Here is an informal briefing on chance in literature -- personal communication from Jason Puskar.
18th Century fiction tends to be very interested in haphazard life stories. Sterne's absurdist novel Tristram Shandy is built around an accident that occurred at the hero's birth. Smollett's Roderick Random is more sentimental but flags its interest by its title. Road novels like Fielding's Joseph Andrews prefer haphazard one-thing-after-another plots, which minimize accounts of causation, rational agency, and over-arching structures. Turning to literary criticism, Thomas Kavanagh's book Enlightenment and the Shadows of Chance deals with, as its subtitle says, "The Novel and the Culture of Gambling in Eighteenth Century France".
There are a lot of novels in the 19th Century that start with accidents. A chance moment is really useful for starting a novel, because if something happens by chance, then there's (allegedly) no reason for it, and so no obligation on the part of the novelist or narrator to start any earlier. Austen's Sense and Sensibility, for instance, starts with a woman who falls and hurts her ankle, so that a man has to pick her up: the lovers get thrown together for no good reason, but because of that, the novel doesn't have to offer any other explanations. It can get on with what follows. Dickens is the famous novelist of coincidence, although he often tends to reveal chancy moments as somehow predestined or rational in the end. These novels of society seem to be chronicling, in one way or another, the surprising social connects that take place in modern cities and in increasingly mobile (socially, geographically) societies.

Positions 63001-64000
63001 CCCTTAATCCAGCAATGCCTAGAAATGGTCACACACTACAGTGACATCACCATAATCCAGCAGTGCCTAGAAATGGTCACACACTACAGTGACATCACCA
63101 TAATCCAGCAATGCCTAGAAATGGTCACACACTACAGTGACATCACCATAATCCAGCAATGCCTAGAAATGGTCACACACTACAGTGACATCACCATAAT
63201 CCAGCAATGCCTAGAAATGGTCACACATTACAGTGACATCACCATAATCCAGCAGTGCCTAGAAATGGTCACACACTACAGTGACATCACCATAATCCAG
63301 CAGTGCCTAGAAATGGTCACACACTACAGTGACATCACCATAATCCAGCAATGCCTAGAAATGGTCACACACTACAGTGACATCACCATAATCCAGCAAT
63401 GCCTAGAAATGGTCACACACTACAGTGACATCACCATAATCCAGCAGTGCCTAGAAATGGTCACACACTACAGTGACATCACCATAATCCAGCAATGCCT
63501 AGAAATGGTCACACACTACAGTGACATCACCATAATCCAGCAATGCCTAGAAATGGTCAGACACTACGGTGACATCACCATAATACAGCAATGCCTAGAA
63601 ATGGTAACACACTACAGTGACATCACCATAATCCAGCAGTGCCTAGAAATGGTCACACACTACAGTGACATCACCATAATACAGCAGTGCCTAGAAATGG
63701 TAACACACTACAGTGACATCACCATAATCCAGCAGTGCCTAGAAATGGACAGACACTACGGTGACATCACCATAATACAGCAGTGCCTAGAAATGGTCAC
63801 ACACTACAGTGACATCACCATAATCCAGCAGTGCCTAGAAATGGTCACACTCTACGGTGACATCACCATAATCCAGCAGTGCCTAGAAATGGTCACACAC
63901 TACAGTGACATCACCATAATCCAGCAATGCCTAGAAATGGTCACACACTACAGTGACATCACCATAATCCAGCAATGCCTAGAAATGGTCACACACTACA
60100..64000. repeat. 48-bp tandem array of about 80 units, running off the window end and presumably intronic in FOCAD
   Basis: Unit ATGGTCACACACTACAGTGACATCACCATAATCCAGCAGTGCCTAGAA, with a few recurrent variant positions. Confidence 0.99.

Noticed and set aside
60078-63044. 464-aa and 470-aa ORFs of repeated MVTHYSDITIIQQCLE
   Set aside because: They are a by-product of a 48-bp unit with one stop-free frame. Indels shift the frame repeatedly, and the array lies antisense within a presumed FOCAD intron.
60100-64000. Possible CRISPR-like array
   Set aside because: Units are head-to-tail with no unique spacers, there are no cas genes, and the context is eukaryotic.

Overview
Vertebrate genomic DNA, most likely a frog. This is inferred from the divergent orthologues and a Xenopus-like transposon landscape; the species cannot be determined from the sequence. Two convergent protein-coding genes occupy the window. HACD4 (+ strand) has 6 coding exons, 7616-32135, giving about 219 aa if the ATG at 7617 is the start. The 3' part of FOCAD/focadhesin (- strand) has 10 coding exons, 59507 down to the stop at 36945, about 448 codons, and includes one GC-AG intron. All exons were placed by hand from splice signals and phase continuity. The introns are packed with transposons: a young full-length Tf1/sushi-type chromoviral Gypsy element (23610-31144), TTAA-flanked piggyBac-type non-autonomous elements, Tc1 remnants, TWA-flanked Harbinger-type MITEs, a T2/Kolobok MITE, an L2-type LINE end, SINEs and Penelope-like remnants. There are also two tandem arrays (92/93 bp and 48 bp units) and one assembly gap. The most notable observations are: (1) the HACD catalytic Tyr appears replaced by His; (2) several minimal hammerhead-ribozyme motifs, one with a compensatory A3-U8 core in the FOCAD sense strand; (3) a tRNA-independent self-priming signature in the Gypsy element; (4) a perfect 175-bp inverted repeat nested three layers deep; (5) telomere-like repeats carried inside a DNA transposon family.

The most important body of fiction on chance is "naturalism", a variant of realism that's loosely indebted to Darwin, but also to various versions of scientific determinism. Stephen Crane (warfare), Joseph Conrad (who wrote a novel Chance), Jack London (physical calamities), Frank Norris (futures markets), Thomas Hardy, Emile Zola, and others, tend to stock their novels with outrageous and usually violent accidents. In some but not all cases, chance seems to indicate not much more than human ignorance of the invisible workings of a mechanical universe, but in others, especially Crane, the matter can be more complex.
Subsequent modernist fiction tends to romanticize chance, or mystify it, or psychologize it as a mental attitude. But Wallace Stevens's poetry is obsessed with directionless change; so, in a sense, is the music of Charles Ives. Both of those two worked in the insurance industry for their day jobs, which I find particularly interesting. Quite a few avant-garde artists were interested in chance: Tristan Tzara, Andre Breton, F.T. Marinetti, Stephan Mallarme.
Postmodern fiction is obsessed with the concept of chance, and is sometimes defined as a genre in which accounts of both structure and agency give way to the random play of chance. Thomas Pynchon's Gravity's Rainbow (with its interest in Poincare); Don Delillo's "airborn toxic event" in White Noise; William Gaddis's financial speculation in JR; Paul Auster's The Music of Chance; Lyn Hejinian's poetry (especially a volume called Happily); and many, many others. Post-structuralist philosophers, especially deconstructionists, have gravitated toward chance for similar reasons. See Derrida's essay "Mes Chances/My Chances" in Taking Chances: Derrida, Psychoanalysis, and Literature.